What's the best wine to use for German Glühwein?

Well, almost any, and it doesn't need to be an expensive wine!

A light red wine works well. There are differing opinions on using a dry wine versus a sweet wine. The following wines work well:

  • Pinot Noir
  • Cabernet Sauvignon
  • Merlot
  • Zinfandel
  • Rioja
  • Grenache

Some say that one shouldn't use one with an alcohol content no higher than 12.5%.

If you'd like a less alcoholic or lighter mulled wine, then replace some wine with apple juice, apple cider, or orange juice. 

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Several ways to make Glühwein

  • My Mutti would have made it in the traditional way of bringing hot water, sugar, and spices to a boil over high heat and then letting it steep for about 30 minutes. The wine was then added, and the mixture brought ALMOST to simmer, but NEVER a boil. Lemon juice was then added to taste.
  • Others make a tea with black tea, adding the spices and lemon peel to that. It steeps for about 20 minutes. The wine is then brought to almost a simmer and mixed with the sieved tea mixture. Lemon juice and sugar are to taste.
  • For me, the easiest gluhwein recipe is to put bring the wine and water to almost a boil over low heat. Pour it, along with the sugar, spices, and citrus, into a slow cooker, set to low, and let it steep for several hours. Stir once or twice to make sure the sugar has dissolved. This is perfect to make when company is coming in the evening. You can get glühwein ready earlier in the day and enjoy the spiciness wafting through the house as you get ready for your party.

Bundling the spices in cheesecloth will make removing them easier. You can also strain the glühwein through a sieve.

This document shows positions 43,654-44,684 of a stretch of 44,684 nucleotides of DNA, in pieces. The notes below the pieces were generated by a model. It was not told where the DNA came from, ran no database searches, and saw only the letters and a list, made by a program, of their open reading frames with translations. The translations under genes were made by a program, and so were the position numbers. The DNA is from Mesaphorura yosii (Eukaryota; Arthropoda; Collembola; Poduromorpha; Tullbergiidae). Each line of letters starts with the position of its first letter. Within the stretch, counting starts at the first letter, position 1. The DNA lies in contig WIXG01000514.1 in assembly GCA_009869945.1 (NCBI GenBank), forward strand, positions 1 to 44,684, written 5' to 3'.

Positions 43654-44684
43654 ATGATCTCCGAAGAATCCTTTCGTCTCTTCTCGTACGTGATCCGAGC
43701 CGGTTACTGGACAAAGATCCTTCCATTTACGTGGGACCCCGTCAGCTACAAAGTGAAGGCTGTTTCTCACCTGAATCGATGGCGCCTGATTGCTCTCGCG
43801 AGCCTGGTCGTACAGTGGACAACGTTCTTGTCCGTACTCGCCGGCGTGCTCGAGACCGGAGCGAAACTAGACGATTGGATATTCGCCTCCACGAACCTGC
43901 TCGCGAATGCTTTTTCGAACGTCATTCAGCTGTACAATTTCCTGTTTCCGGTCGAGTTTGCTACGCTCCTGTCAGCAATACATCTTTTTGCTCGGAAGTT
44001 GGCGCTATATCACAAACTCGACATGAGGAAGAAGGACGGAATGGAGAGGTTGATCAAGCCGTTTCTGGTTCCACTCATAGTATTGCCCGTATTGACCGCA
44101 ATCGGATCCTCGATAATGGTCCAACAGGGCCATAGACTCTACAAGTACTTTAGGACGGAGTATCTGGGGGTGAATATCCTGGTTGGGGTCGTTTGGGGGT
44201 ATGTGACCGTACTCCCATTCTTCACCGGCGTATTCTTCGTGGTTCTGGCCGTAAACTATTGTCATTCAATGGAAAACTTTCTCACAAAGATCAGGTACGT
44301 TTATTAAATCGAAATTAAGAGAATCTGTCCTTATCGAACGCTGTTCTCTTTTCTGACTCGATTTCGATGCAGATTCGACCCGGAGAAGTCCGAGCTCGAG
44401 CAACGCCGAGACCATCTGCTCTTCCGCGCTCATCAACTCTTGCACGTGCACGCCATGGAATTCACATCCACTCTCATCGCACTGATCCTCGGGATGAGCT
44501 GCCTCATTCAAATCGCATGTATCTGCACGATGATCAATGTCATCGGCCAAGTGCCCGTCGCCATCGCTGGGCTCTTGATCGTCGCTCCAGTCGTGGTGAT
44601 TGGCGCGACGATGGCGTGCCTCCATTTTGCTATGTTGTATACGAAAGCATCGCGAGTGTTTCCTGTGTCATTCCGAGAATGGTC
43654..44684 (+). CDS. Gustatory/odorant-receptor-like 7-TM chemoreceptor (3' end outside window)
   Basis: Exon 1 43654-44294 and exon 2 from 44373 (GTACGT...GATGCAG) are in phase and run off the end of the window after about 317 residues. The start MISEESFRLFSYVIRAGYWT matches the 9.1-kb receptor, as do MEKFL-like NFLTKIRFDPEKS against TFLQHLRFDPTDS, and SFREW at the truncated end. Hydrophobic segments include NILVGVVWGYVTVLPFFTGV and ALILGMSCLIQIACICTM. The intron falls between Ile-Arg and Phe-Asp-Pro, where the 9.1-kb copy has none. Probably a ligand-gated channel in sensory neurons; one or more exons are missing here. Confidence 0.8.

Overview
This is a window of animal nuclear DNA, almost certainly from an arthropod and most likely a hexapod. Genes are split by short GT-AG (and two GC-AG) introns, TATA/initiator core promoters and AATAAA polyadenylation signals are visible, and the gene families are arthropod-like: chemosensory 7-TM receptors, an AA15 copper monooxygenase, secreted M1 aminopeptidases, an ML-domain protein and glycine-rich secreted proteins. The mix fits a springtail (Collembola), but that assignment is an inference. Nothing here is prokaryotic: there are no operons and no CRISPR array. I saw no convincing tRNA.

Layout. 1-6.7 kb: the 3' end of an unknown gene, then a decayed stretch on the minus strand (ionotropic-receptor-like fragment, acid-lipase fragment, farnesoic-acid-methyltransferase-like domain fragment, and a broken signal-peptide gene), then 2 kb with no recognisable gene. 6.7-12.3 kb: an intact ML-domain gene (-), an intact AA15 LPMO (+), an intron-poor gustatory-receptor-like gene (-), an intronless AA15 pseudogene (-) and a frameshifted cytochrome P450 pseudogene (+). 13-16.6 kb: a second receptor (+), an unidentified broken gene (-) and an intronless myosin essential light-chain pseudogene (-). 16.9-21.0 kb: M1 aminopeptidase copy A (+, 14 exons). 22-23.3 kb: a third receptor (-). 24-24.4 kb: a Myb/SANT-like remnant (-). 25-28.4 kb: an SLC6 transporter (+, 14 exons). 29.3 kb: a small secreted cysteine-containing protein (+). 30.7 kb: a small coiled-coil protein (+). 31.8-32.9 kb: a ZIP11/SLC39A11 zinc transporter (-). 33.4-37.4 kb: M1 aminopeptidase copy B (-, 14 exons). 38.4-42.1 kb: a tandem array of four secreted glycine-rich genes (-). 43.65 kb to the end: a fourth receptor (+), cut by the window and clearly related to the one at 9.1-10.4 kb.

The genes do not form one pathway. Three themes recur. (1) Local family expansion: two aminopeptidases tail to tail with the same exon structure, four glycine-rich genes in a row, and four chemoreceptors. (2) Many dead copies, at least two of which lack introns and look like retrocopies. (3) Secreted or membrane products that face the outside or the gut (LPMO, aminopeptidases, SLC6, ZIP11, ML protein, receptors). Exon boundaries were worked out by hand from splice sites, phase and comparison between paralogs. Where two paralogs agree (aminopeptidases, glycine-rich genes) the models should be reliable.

Serve it hot in warmed mugs or heatproof glasses, the smaller the cup, the better. That way, it's easier to keep hot and have hot refills.

Garnish each cup with a lemon or orange slice, a cinnamon stick, or star anise.

Ready to make German Mulled Wine?

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Traditional German Mulled Wine Recipe – Oma's Glühwein

Make this easy German Mulled Wine recipe to enjoy as a traditional German Christmas drink. It'll make you think you're back in Germany at the wonderful Christmas markets.

Prep Time

10 minutes

Cook Time

60 minutes

Total Time

70 minutes


Makes 6 5-oz servings


  • 1 bottle (25 fl oz or 750 ml) red wine (see above)
  • ½ cup water
  • 3 – 4 tablespoons granulated sugar
  • 8 – 10 whole cloves
  • 2 cardamom pods (optional)
  • 1 lemon, sliced
  • 1 orange, sliced (optional)
  • 3 cinnamon sticks


  1. Put into everything into a large saucepan and bring almost to a simmer over low heat, stirring to make sure that the sugar is dissolved. DO NOT BOIL.
  2. Lower heat to very low. Cover and let it steep for at least 1 hour. DO NOT SIMMER OR BOIL.
  3. Strain out the spices and serve.

Using a Slow Cooker:

  1. Heat the wine, water, and sugar in a saucepan until almost to a simmer. Stir to dissolve sugar. 
  2. Pour into a slow cooker and add the remaining ingredients. Set slow cooker to low. 
  3. The glühwein is ready after one hour, but will keep hot until needed if kept on low. It will improve in flavor the longer it steeps.


  • Serve hot in pre-warmed cups and garnish with lemon or orange slices and cinnamon sticks
  • Add other spices as desired, such as whole star anise, vanilla beans, juniper berries
  • Add less or more sugar, depending upon the sweetness of your wine
  • Replace some of the wine with apple or orange juice if you want a lower alcohol content
  • Serve with a shot of rum or brandy if you want a 'stronger' drink

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Make this easy German Mulled Wine recipe to enjoy as a traditional German Christmas drink. It'll make you think you're back in Germany at the wonderful Christmas markets.